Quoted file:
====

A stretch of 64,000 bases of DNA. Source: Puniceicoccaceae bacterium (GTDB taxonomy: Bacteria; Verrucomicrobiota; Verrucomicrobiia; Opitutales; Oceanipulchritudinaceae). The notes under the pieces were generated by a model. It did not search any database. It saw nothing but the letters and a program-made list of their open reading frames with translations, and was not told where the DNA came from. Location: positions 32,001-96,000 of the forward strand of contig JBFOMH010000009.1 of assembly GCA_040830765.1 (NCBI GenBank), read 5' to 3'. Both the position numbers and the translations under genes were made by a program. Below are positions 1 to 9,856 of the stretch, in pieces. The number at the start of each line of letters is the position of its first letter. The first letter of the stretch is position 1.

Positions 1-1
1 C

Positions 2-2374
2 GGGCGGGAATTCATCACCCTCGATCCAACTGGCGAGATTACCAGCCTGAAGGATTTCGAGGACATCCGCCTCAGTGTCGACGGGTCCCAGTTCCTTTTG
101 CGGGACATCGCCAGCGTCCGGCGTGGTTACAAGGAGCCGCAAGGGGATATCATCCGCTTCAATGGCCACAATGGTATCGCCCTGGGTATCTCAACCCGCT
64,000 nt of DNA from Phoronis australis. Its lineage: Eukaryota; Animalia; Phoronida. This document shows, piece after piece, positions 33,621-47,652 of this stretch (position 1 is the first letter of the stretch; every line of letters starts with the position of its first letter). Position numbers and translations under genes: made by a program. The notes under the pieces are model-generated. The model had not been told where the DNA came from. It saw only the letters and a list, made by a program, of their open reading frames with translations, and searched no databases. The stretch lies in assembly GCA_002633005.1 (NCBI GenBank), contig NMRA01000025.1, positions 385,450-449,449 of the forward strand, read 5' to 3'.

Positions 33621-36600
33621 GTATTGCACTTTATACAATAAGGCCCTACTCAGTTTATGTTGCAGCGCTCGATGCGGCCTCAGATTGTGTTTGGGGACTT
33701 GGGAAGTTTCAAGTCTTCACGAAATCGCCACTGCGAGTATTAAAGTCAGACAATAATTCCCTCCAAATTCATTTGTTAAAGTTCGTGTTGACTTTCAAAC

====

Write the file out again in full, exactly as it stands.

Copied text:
A stretch of 64,000 bases of DNA. Source: Puniceicoccaceae bacterium (GTDB taxonomy: Bacteria; Verrucomicrobiota; Verrucomicrobiia; Opitutales; Oceanipulchritudinaceae). The notes under the pieces were generated by a model. It did not search any database. It saw nothing but the letters and a program-made list of their open reading frames with translations, and was not told where the DNA came from. Location: positions 32,001-96,000 of the forward strand of contig JBFOMH010000009.1 of assembly GCA_040830765.1 (NCBI GenBank), read 5' to 3'. Both the position numbers and the translations under genes were made by a program. Below are positions 1 to 9,856 of the stretch, in pieces. The number at the start of each line of letters is the position of its first letter. The first letter of the stretch is position 1.

Positions 1-1
1 C

Positions 2-2374
2 GGGCGGGAATTCATCACCCTCGATCCAACTGGCGAGATTACCAGCCTGAAGGATTTCGAGGACATCCGCCTCAGTGTCGACGGGTCCCAGTTCCTTTTG
101 CGGGACATCGCCAGCGTCCGGCGTGGTTACAAGGAGCCGCAAGGGGATATCATCCGCTTCAATGGCCACAATGGTATCGCCCTGGGTATCTCAACCCGCT
64,000 nt of DNA from Phoronis australis. Its lineage: Eukaryota; Animalia; Phoronida. This document shows, piece after piece, positions 33,621-47,652 of this stretch (position 1 is the first letter of the stretch; every line of letters starts with the position of its first letter). Position numbers and translations under genes: made by a program. The notes under the pieces are model-generated. The model had not been told where the DNA came from. It saw only the letters and a list, made by a program, of their open reading frames with translations, and searched no databases. The stretch lies in assembly GCA_002633005.1 (NCBI GenBank), contig NMRA01000025.1, positions 385,450-449,449 of the forward strand, read 5' to 3'.

Positions 33621-36600
33621 GTATTGCACTTTATACAATAAGGCCCTACTCAGTTTATGTTGCAGCGCTCGATGCGGCCTCAGATTGTGTTTGGGGACTT
33701 GGGAAGTTTCAAGTCTTCACGAAATCGCCACTGCGAGTATTAAAGTCAGACAATAATTCCCTCCAAATTCATTTGTTAAAGTTCGTGTTGACTTTCAAAC